KAVA, ANYONE?

‘Served in coconut shells, the kava had the grayish-brown tint of old dishwater, and a flavor that was faintly bitter and peppery.’

Tony Horwitz, ‘Blue Latitudes: Boldly Going Where Captain Cook Has Gone Before’


‘Now let me tell you what kava really is and how it is a part of the culture in the Fiji Islands. Kava is called yagona, and the slang name for the liquid form is ‘grog’. It is the drink of chiefs and the drink of the farmers, the drink of the people.’

Michael J. Blahut, Michael J. Blahut III, ‘Bula Pops!: A Memoir of a Son’s Peace Corps Service in the Fiji Islands’


‘Fortunately, I was now in Vanuatu, where getting profoundly stoned every night is a venerable tradition. In the gold hour before sunset, the men of Vanuatu gather in a nakamal, typically a clearing under a banyan tree, where they consume kava, which, to the uninitiated, is the most wretchedly foul-tasting beverage ever concocted by Man. Kava derives from Piper methysticum, a pepper shrub that thrives high in the hills of Vanuatu. Traditionally, the kava is prepared by having prepubescent boys chew the root until it becomes a mulch of pulp and saliva, whereupon it is squeezed through coconut fiber, mixed with water, and swallowed all in one go from a coconut shell. Pondering this, you have to wonder And whose idea was that? I could not think of any circumstance where it would occur to me that consuming some kid’s globby spitballs might enhance my well-being. But we humans are a mysterious species, willing to try anything for a buzz, and fortunately for us, a long time ago, somewhere in Vanuatu, and enterprising individual discovered the secret to the most satisfying narcotic available for our pleasure.’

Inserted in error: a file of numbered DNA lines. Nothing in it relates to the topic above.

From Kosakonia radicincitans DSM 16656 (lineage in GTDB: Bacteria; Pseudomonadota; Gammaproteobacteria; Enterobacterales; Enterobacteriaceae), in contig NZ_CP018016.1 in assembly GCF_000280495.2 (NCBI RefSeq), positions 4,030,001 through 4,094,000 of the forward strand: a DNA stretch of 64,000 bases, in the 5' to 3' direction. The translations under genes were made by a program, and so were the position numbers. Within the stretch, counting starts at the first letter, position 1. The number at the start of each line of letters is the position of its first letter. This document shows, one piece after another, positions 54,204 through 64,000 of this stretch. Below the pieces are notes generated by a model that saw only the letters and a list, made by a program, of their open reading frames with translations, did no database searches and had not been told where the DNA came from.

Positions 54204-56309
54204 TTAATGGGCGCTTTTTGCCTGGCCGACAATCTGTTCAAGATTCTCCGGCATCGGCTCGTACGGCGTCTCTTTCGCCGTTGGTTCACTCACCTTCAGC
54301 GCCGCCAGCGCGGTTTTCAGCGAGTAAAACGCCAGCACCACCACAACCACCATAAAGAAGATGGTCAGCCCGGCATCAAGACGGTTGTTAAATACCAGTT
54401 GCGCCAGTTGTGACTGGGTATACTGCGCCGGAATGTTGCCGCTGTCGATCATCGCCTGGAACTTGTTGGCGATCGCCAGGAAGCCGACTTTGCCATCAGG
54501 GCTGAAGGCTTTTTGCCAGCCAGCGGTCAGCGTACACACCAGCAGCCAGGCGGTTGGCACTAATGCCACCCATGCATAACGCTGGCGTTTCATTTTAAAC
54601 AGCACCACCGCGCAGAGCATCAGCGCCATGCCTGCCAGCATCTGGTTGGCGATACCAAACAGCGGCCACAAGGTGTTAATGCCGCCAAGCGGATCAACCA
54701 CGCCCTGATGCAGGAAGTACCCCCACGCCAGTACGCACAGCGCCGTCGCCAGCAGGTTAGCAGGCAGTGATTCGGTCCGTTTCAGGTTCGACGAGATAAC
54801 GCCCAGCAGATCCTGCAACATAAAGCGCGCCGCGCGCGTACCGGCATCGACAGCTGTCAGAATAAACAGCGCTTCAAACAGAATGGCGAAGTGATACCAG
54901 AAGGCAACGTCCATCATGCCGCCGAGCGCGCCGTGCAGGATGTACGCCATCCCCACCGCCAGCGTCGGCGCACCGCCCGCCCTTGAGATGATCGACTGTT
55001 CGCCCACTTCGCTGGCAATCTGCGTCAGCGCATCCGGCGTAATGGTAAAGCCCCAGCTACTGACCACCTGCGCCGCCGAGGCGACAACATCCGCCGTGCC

J. Maarten Troost, ‘Getting Stoned with Savages’


‘Kava-drinkers were never aggressive. They looked numb, like hypothermia victims, or patients who had just been dragged from a dentist’s chair. Kava-drinkers were weak and compliant; they whispered; they swayed when they tried to stand straight.’

Paul Theroux, ‘The Happy Isles of Oceania’


‘”What does kava taste like?” I ask Lani. She shrugs. “I don’t know, I’ve never tasted it. In Tonga, women can’t drink kava, they just serve it to the men.’

Graeme Lay, ‘The Miss Tutti Frutti Contest: Travel Tales of the South Pacific’

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2 responses to “KAVA, ANYONE?

  1. I loved this book and came across this site looking to reread his comments on kava. I have to say the first time I read it the overt racism passed me by, perhaps too caught up in the book? As this piece suggests maybe his views may have changed with the passage of time?

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